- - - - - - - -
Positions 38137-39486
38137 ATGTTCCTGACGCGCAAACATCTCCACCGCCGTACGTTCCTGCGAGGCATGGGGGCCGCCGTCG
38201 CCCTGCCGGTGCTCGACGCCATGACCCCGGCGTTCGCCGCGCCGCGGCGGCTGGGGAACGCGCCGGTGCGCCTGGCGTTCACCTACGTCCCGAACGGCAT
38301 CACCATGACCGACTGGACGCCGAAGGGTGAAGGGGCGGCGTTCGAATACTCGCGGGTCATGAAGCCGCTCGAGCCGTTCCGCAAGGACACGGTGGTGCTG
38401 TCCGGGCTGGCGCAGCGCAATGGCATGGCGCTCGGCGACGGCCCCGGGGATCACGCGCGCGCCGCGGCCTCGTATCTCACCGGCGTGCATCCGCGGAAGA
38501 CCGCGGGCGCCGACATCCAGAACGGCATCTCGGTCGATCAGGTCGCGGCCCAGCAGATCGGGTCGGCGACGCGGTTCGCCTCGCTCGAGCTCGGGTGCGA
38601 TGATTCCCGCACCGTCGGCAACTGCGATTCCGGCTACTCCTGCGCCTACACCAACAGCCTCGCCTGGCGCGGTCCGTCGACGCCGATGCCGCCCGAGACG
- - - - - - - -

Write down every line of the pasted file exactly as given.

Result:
Positions 38137-39486
38137 ATGTTCCTGACGCGCAAACATCTCCACCGCCGTACGTTCCTGCGAGGCATGGGGGCCGCCGTCG
38201 CCCTGCCGGTGCTCGACGCCATGACCCCGGCGTTCGCCGCGCCGCGGCGGCTGGGGAACGCGCCGGTGCGCCTGGCGTTCACCTACGTCCCGAACGGCAT
38301 CACCATGACCGACTGGACGCCGAAGGGTGAAGGGGCGGCGTTCGAATACTCGCGGGTCATGAAGCCGCTCGAGCCGTTCCGCAAGGACACGGTGGTGCTG
38401 TCCGGGCTGGCGCAGCGCAATGGCATGGCGCTCGGCGACGGCCCCGGGGATCACGCGCGCGCCGCGGCCTCGTATCTCACCGGCGTGCATCCGCGGAAGA
38501 CCGCGGGCGCCGACATCCAGAACGGCATCTCGGTCGATCAGGTCGCGGCCCAGCAGATCGGGTCGGCGACGCGGTTCGCCTCGCTCGAGCTCGGGTGCGA
38601 TGATTCCCGCACCGTCGGCAACTGCGATTCCGGCTACTCCTGCGCCTACACCAACAGCCTCGCCTGGCGCGGTCCGTCGACGCCGATGCCGCCCGAGACG